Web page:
Six College of Education scholars took a break from their studies to pick up awards for their outstanding graduate or undergraduate achievements and leadership.

The college bestowed the awards on April 21 at its annual recognition dinner, when COE alumni, donors, faculty and other supporters are invited to campus to hear updates about the college and honor the academic year’s high-achieving EduGators.

Thomasenia Adams, associate dean of research and faculty development, said the graduate students were selected by faculty committees, whose members evaluated the advanced-degree students’ achievements and letters of recommendation written by faculty.

The undergraduates were chosen from students enrolled in either the Unified Elementary ProTeach or Unified Early Childhood program in recognition of their superior academic work and accomplishments.

Graduate Student Awards

Brian Zaboski (left), Rachelle Glickson Curcio (center), and Elizabeth Currin (right)

Rachelle “Shelly” Curcio received the Outstanding Professional Practice Award for her extensive professional educator preparation activities, including pedagogy, best practices, assessment and the translation of research to improve practice.

Curcio has bachelor’s (‘95) and master’s (‘96) degrees in Elementary Education from UF, and this August expects to earn a doctorate in Curriculum, Teaching and Teacher Education. Before returning to Gainesville for her Ph.D., Curcio spent 13 years as an elementary classroom teacher, reading coach and assistant principal at schools in Sanford and Tampa. She trained as a certified instructional coach and has piloted a distance-learning coaching program for the Lastinger Center for Learning, the college’s education innovation incubator. Curcio hasdrawn praise from faculty mentors for her skills as a teacher, researcher and supervisor of interns. Her dissertation is a study of how mentoring relationships can result in learning for interns and their mentors.

Elizabeth Currin accepted the Graduate Leadership Award, given to the advanced-degree student who most demonstrates a commitment to service and leadership for the college, university and community.

Currin is a Ph.D. candidate in Curriculum, Teaching, and Teacher Education. She has a master’s of arts in English from the University of North Carolina at Greensboro (’07) and earned summa cum laude honors in receiving a bachelor’s of arts in English from Wake Forest (’05). She has taught English at high schools in Clemmons, N.C., and Gainesville. As the president of UF’s Student Alliance of Graduates in Education (SAGE), Currin received praise from faculty for organizing a research symposium for scholars at the college. She has written and co-written many scholarly articles based on her research.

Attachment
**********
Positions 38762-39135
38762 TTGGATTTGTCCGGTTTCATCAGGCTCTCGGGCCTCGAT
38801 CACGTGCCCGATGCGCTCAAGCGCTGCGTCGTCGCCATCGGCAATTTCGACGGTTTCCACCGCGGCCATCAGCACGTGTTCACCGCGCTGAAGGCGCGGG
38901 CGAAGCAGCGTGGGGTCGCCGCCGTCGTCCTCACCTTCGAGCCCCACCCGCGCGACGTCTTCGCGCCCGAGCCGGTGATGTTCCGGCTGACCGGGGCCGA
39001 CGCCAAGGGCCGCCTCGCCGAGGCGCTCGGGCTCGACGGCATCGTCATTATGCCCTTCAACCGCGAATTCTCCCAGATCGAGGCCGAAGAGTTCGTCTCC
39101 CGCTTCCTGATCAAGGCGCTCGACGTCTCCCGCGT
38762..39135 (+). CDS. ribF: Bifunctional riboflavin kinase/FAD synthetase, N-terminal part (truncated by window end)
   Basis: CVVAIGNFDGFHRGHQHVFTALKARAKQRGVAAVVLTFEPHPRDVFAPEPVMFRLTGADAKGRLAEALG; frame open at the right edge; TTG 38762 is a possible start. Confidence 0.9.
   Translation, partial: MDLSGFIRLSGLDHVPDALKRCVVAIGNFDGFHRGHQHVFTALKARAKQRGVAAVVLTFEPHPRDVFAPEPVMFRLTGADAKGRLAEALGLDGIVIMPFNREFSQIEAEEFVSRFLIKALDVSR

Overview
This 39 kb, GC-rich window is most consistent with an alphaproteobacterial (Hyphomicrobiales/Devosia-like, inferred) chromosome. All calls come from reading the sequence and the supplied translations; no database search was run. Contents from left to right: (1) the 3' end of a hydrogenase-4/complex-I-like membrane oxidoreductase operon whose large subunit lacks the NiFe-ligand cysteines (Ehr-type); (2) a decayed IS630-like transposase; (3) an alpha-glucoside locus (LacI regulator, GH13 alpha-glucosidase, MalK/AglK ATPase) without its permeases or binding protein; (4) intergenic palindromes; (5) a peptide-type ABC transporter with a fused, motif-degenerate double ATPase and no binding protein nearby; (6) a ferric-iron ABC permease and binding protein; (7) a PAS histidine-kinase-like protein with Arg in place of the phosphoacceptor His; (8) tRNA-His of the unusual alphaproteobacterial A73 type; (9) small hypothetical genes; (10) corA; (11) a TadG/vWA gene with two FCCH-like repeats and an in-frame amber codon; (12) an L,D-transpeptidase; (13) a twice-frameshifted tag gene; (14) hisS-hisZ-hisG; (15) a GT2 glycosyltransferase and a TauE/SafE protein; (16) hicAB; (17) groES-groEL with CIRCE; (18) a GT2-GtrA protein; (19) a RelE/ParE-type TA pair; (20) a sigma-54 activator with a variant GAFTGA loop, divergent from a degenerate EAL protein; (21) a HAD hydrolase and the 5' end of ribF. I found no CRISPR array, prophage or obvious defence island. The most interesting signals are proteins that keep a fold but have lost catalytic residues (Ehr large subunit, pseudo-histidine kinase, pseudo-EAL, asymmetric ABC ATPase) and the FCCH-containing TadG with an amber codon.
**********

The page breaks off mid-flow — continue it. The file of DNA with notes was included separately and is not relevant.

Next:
Brian Zaboski earned the Graduate Research Award for his outstanding scholarship and strong evidence of publications, professional development activities and presentations in support of the mission of the College of Education.

He expects to receive his Ph.D. in School Psychology from the College of Education in August 2018. His dissertation is a study of the efficacy of group counseling for social anxiety among postsecondary students. He earned a master’s in School Psychology from the college in 2015 and a bachelor’s in psychology from the University of Scranton in 2010. As writer or co-writer, he has published seven articles in peer-reviewed journals and professional publications, has seven more under review or preparation, and made 16 presentations at professional conferences. He serves as an advanced practicum student at UF Health Shands Psychiatric Hospital and provides weekly cognitive-behavioral therapy at UF Health’s Springhill outpatient clinic. Faculty members describe Zaboski as one of the School Psychology program’s finest and brightest students.

Undergraduate Awards

Vivianne Riveria (left), Sulhae Christina Na (center), and Abigail Andrews (right)

Abigail Andrews received the Outstanding Unified Elementary Education ProTeach Award. She is on track to complete the ProTeach master’s teacher preparation program. She has a 3.95 GPA and appeared multiple times on the Dean’s List. Active in the campus community, she has served as president of her sorority and is a member of the UF’s education honor society, Kappa Delta Pi. She has taught violin, worked as a summer camp counselor, participates in campus and community service organizations and works as a childcare provider.

Sulhae Christina Na received one of the two Outstanding Unified Early Childhood Education awards. She is completing a bachelor’s in education and plans to earn a master’s through the college’s ProTeach early childhood program. She has received numerous honors and scholarships, including being named by the College of Liberal Arts and Sciences as an Anderson Scholar of Distinction, the highest recognition bestowed on students for their first two years of course work, and is a member of UF’s education honor society, Kappa Delta Pi.

Vivianne Rivera also received an Outstanding Unified Early Childhood Education Award. She graduated this spring with a bachelor’s of arts in special education with a 3.9 GPA and this summer she will begin work on a master’s in the college’s ProTeach program. Among her honors, she is a member of UF’s Golden Key International Honour Society and she is a Minority Teacher Education Scholar. She works as a private nanny and as a teaching assistant at the Baby Gator Child Development Center.